This month it's 682. An additional 682.
I don't write much about what happens in the rest of the world. I live here in the United States. Hell, even here my focus is Ohio and we've got our own problems.
But 1211 death sentences. In just a months time. And in two trials.
Egypt. Where they had a revolution but didn't get peace - at least not yet.
But there's this. Within that month between 529 and 682 the original bunch had their appeals. 529 down to 37. the other 492 got life. So maybe (I know nothing about the legal system in Egypt) it's like here where we sentence but don't much kill.
Where the public calls for blood but the juries mostly won't do it. And where even the sentences mostly don't happen. Where there are still over 3000 folks languishing on death rows most of whom will never see a needle or a noose or an electric chair or whatever new method we come up with in the effort to kill them.
Because we must.
But really, we like it a whole lot more in theory than practice.
We were trying a case. The jury had decided our client was guilty of two aggravated murders with death specifications. Now they were out deliberating over the sentence. I remember one of the prospective jurors sweating, rubbing his forehead when we'd asked whether he could vote for a death sentence. "Whew," he said (honest, that's what he said)
That really calls the question.
Yeah. And there was the prospective juror who told us that she thought he was guilty (this was before trial, before she knew anything about the case) but couldn't vote for death.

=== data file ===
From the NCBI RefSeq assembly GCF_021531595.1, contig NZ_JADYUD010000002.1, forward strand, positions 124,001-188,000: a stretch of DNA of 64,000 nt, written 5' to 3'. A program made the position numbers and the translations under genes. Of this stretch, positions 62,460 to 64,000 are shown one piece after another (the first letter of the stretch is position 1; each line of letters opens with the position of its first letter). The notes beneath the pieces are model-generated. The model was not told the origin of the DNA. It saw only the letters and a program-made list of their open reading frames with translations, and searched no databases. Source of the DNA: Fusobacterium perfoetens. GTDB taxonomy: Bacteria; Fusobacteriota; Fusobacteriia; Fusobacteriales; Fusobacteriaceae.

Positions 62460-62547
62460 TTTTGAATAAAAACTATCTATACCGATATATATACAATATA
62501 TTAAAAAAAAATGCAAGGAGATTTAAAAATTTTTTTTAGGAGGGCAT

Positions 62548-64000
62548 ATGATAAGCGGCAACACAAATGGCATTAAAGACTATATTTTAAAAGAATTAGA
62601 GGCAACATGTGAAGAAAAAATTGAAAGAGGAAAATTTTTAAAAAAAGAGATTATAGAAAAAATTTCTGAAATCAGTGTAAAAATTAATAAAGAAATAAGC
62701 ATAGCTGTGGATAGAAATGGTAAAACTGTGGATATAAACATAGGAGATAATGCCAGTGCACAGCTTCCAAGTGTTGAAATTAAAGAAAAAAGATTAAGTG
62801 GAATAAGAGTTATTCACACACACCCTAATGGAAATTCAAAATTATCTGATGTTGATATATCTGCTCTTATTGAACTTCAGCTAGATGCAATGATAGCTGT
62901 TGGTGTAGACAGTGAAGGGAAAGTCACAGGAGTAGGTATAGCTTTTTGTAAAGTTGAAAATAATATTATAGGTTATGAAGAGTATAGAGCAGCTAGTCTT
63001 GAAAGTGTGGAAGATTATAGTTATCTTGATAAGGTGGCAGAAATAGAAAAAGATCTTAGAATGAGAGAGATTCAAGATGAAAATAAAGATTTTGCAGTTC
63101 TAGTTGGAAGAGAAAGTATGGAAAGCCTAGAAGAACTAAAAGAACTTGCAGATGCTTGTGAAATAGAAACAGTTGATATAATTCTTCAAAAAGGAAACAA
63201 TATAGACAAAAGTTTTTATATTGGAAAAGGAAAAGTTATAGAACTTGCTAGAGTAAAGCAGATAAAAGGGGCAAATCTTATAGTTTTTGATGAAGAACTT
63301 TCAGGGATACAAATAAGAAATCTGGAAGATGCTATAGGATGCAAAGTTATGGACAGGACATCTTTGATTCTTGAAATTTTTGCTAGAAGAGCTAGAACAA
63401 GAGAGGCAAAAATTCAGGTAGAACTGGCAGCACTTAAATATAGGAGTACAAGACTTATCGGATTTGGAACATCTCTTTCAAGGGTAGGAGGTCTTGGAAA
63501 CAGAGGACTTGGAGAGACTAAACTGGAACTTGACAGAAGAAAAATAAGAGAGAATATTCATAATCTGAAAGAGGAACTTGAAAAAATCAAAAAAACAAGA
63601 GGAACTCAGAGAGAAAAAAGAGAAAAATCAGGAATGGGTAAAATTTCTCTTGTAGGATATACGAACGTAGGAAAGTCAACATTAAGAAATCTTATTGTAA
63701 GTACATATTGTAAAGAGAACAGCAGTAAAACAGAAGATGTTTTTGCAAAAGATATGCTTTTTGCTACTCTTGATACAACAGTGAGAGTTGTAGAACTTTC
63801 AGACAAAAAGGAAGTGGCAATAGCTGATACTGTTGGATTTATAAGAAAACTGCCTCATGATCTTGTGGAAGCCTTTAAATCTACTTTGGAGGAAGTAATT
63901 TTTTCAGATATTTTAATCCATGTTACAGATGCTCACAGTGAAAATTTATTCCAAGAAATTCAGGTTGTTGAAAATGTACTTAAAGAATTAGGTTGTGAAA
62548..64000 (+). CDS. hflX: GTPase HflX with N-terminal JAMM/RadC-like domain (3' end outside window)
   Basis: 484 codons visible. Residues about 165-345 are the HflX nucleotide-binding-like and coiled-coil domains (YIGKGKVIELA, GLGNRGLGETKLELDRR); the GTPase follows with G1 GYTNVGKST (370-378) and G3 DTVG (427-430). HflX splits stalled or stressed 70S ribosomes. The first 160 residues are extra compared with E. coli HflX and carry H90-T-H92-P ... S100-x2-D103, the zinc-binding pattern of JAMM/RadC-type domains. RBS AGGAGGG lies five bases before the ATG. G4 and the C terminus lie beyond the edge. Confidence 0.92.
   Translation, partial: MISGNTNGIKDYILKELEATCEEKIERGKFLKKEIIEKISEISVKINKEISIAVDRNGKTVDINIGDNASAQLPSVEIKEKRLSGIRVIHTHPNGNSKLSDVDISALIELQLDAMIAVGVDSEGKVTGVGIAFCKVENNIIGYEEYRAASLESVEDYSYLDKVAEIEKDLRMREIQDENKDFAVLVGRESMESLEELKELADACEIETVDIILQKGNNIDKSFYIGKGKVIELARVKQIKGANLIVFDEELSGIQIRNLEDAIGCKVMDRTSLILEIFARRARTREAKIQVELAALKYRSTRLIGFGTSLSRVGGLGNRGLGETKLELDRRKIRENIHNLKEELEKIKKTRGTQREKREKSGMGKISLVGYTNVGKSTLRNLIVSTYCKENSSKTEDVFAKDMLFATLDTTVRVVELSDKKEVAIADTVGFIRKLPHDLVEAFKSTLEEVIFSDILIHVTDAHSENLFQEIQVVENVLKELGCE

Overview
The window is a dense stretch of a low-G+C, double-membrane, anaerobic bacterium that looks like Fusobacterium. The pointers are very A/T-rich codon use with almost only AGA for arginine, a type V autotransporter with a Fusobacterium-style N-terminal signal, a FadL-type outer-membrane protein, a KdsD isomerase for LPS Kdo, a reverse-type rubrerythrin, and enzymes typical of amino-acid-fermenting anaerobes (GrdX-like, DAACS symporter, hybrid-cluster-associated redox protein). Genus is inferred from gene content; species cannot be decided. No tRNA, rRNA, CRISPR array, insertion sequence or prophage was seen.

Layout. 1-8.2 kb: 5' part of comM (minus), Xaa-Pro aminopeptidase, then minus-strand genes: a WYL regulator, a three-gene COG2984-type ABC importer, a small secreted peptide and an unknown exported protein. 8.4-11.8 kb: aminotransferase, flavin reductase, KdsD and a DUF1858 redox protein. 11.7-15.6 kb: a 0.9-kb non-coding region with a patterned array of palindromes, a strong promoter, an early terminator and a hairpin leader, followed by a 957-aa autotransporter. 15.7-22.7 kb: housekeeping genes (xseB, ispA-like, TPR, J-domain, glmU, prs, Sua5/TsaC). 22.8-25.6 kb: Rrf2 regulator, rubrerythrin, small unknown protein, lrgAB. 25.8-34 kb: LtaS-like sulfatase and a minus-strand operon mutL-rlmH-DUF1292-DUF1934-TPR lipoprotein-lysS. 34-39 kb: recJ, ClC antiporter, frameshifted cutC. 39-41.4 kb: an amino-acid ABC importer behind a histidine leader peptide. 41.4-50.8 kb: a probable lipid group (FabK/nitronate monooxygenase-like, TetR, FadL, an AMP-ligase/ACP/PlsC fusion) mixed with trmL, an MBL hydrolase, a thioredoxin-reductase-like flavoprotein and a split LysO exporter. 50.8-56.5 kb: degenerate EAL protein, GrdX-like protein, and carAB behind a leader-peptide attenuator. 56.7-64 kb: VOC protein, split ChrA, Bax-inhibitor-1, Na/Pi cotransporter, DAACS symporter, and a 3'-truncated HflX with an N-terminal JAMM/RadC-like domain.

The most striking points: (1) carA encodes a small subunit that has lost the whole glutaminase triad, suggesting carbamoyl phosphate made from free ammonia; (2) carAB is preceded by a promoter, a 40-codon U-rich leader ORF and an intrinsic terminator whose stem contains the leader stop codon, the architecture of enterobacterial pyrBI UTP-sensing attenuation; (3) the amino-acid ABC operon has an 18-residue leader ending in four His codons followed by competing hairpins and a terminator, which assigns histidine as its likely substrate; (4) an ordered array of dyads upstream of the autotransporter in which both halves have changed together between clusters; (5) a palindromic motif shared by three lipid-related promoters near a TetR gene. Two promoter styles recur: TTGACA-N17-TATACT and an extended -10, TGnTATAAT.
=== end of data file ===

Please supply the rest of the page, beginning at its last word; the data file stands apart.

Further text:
Anyway, the jury was out for about two hours when they asked a question. If we sentence him to 30 to life, that's 30 actual years in prison before he'd show up at the Parole Board which could keep him in for the rest of his life but could also cut him loose someday - someday after that 30 years. If we do that, the jury wanted to know, will the judge make the sentences consecutive or concurrent?
And so we argued about it. Tell them the truth, we said: You'll make them consecutive. 60 years to the Board. We all know that. Tell them it's none of their business, said the prosecutor. How the life sentences are imposed is none of their business. Which was probably the legally correct answer under Ohio law (and which tells you most of what you need to know about Ohio law - be sure not to let the jurors actually know what they're doing).
And while we argued, the jury solved it's own problem - which was how to ensure that our client never got out of prison but they didn't have to kill him. They gave him two sentences of LWOP. Death in prison twice.
And so it is. 529 down to 492. 682 soon to be reduced to some other ungodly high, but noticeably lower number. Because even where they're OK with killing they're really not all that good with it.
Just ask this woman.